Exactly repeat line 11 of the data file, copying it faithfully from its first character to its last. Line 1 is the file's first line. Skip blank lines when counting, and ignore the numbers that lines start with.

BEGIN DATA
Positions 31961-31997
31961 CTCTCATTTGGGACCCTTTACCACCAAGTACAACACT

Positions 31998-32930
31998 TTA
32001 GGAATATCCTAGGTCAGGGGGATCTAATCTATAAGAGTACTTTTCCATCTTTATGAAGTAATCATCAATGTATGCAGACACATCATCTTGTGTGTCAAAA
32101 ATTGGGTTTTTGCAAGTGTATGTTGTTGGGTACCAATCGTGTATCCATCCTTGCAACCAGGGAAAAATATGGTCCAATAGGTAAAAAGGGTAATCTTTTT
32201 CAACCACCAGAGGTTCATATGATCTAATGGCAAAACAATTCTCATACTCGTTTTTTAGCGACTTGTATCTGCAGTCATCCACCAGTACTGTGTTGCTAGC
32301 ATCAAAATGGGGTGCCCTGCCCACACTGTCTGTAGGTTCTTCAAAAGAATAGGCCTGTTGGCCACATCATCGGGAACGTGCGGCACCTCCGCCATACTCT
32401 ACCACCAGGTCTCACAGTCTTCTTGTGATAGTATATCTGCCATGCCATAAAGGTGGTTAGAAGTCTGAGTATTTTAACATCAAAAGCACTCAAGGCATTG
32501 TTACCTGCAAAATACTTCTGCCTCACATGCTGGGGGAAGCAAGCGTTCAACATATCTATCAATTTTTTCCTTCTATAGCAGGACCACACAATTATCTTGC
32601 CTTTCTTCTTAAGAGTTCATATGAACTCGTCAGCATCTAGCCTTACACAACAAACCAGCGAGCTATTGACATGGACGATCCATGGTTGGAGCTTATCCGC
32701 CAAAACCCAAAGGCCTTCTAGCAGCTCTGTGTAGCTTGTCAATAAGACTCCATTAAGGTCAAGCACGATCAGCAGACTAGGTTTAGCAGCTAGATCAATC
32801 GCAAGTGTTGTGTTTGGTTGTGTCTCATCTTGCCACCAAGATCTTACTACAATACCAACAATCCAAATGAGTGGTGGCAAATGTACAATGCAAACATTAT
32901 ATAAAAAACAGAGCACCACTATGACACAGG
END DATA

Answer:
32601 CTTTCTTCTTAAGAGTTCATATGAACTCGTCAGCATCTAGCCTTACACAACAAACCAGCGAGCTATTGACATGGACGATCCATGGTTGGAGCTTATCCGC